– Oldboy is a South Korean mystery thrilled film directed by Park Chan-wook. The film is loosely based on the Japanese manga of the same name that was written by Nobuaki Minegishi and Garon Tsuchiya.
It is acknowledged as being the second installment in the Vengeance Trilogy, preceded by Sympathy for Mr. Vengeance and followed by Sympathy for Lady Vengeance. Albeit, they are not linked in any distinguishable and are actually standalone films.
Park Chan-wook is one of the most widely respected South Korean directors in the world. Other-wise known for films like Stoker, Thirst, Joint Security Area, and of course, the Vengeance films that were already mentioned.
The film stars Choi Min-sik, Kang Hye-jung, and Yoo Ji-tae. If this wasn’t one of the first South Korean films that I ever watched. It’d definitely be on my radar. The director has a lot of good work, and Choi Min-sik has definitely become one of my favorite actor over the years. In-fact, I recently did a review of a film starring him called I Saw the Devil.
Oldboy received wide-acclaim from critics, and is often credited as being one of the best South Korean films of all-time.
The movie follows the story of a character named Oh Dae-su, who is locked into a hotel room for fifteen years. Why? That is the bigger question about the film. Even more than that, it’s not about why he was imprisoned, but why he was set free. (The tagline for the remake said something like that.) The answer is unbeknownst to him. He doesn’t escape, but his released, but Dae-su finds himself still being pursued by the man who locked him away. In his pursuit for vengeance, the character always becomes tied to a romance with a young sushi chef.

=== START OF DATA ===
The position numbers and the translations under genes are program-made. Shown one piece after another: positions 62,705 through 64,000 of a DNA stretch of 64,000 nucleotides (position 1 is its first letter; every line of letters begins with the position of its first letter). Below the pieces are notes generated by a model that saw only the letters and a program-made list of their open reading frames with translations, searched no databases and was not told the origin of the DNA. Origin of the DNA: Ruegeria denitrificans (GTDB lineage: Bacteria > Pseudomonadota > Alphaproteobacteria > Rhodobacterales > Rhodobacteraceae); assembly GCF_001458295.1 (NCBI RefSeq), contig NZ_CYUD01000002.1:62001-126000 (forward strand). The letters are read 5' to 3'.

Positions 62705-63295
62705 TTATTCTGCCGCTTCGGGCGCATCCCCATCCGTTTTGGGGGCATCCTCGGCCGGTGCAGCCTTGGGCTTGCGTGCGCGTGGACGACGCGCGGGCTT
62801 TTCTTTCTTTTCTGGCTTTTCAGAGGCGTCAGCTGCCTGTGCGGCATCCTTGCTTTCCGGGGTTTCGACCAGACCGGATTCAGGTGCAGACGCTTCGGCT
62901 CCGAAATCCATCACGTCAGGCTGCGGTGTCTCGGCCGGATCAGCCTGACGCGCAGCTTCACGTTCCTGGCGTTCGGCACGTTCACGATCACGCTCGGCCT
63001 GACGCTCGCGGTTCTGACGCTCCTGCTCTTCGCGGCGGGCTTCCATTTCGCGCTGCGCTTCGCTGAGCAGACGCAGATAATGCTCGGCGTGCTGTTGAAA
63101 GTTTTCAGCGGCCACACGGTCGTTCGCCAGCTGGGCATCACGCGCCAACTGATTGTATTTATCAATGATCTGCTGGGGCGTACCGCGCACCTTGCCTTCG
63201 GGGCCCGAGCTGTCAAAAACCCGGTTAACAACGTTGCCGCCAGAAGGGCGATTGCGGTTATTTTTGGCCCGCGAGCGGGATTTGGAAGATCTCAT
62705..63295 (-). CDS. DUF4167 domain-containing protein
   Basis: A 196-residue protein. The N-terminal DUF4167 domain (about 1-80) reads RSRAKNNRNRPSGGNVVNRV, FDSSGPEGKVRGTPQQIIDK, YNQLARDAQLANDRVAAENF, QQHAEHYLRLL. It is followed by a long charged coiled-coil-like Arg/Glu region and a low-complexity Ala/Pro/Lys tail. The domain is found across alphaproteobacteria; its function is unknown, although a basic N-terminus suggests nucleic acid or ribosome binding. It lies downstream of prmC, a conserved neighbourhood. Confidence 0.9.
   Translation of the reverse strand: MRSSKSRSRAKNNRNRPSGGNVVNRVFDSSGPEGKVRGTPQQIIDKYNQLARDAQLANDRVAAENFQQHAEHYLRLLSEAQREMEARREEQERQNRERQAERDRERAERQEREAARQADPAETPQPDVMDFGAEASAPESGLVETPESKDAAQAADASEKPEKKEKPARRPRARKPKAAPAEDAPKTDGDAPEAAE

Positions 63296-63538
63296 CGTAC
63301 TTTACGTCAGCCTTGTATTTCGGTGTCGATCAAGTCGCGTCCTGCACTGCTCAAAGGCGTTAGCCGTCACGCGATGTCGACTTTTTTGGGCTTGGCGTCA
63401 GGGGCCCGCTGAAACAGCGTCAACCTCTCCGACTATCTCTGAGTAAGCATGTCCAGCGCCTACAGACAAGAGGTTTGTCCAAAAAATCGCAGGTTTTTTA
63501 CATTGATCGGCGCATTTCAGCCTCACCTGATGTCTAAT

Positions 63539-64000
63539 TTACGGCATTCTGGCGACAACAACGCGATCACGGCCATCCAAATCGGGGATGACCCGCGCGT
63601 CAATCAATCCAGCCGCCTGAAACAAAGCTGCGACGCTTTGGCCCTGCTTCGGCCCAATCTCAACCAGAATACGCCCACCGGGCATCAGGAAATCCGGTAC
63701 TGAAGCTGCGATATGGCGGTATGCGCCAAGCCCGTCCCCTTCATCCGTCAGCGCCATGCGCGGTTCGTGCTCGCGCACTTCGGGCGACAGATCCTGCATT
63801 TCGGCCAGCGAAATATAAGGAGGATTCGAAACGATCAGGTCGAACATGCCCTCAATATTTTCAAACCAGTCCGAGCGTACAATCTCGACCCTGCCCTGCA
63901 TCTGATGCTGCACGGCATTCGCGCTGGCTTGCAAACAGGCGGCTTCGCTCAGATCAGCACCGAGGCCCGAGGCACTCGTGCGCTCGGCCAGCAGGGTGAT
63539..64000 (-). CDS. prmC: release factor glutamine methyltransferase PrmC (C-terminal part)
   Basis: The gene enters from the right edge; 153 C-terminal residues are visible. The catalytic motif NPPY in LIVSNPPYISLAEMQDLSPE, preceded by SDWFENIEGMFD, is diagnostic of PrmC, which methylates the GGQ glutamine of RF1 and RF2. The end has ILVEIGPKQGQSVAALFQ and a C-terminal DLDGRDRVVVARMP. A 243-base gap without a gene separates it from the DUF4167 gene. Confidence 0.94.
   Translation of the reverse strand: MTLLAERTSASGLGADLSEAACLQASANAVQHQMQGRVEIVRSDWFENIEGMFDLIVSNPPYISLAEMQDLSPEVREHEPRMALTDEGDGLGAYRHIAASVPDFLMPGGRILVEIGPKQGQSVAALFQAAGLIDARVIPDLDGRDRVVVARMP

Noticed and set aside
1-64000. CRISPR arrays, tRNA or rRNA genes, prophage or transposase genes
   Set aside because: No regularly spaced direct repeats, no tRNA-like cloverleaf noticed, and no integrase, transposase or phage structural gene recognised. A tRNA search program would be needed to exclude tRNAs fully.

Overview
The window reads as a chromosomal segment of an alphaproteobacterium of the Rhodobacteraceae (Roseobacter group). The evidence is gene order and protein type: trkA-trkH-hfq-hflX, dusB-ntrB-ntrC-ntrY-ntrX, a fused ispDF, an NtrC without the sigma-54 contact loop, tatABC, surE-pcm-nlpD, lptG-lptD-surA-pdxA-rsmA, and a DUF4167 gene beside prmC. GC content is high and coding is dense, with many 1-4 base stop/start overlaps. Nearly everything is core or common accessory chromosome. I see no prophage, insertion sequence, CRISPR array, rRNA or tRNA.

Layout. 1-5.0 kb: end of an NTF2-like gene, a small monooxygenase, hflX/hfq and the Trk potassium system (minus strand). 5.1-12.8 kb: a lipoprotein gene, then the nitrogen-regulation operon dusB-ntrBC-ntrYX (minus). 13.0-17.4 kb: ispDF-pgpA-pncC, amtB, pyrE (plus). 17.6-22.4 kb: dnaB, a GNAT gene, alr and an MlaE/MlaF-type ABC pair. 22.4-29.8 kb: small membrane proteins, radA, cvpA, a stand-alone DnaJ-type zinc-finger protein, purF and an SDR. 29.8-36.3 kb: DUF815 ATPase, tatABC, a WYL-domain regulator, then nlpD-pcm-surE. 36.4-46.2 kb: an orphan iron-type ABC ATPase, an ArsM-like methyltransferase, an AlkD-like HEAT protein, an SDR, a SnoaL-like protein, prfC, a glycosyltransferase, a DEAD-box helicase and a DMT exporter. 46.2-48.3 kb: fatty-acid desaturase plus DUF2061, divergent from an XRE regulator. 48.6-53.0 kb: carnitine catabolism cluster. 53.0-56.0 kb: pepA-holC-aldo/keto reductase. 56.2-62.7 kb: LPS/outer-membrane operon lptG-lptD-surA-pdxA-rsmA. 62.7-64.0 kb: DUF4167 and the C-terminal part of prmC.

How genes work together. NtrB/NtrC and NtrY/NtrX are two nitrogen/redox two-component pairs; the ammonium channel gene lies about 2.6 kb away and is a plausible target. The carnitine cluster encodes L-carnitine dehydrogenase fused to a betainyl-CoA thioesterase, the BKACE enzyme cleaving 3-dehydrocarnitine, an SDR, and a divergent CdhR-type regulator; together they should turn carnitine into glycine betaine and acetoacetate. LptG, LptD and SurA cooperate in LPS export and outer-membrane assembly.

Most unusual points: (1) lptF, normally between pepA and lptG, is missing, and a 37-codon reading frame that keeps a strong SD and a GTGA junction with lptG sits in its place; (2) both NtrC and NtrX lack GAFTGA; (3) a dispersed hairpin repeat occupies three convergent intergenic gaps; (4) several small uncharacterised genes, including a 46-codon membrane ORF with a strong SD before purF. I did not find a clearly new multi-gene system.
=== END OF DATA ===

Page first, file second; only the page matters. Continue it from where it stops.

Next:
The main-protagonist is portrayed particularly well by Choi Min-sik. He has an unrelenting way about him that can’t be denied. A lot of that is in part to the bizarre storytelling done in the film. He behaves how you’d expect somebody to behave in the situation. The character feels disconnected from normal human-behaviors, and comes off harrowing in-terms of realism. He’s a character that feels like a bad-ass with you look at things in-retrospect, but really, that isn’t how he is portrayed in the film.
I think the group fight-scene definitely shows that. The end result is impressive, but it looks different when it happens.
Revenge is a double-edged sword. This is the moral message that the movie claims to teach, but for all its merits and for everything that is right, that is the last thing that I thought when it was all said and done. The only thing I felt was, “Don’t go outside. People are crazy.”
I think I like that better.
The antagonist also does well. His performance isn’t what I walked out of the film remembering, but it was worthwhile. More importantly, the ‘moment’ happened in this film. He played it like a champ. That was the aspect of the film that really needed to work, and he hit it out of the park.
There is a lot of sadistic imagery in this film, and while, it isn’t for some, it definitely works for others. The cinematography and directing is superb along with the pacing, proving why the director deserves all the acclaim that he has been given. Like both the other movies that I have looked in Foreign Film Month so far, this one feels like you know there is something hiding beneath the surface. However, beyond that, Oldboy has a very enjoyable story with well-acted characters and strong directing.
In conclusion, I always try to look at things from all different angles when I write a review. Even if I don’t necessarily agree with it, I point out that there might be a certain problem here or there. I try not to force it though, and Oldboy is one of those rare movies that I can’t think of anything bad to say about it. I really liked this one.
Thanks for reading…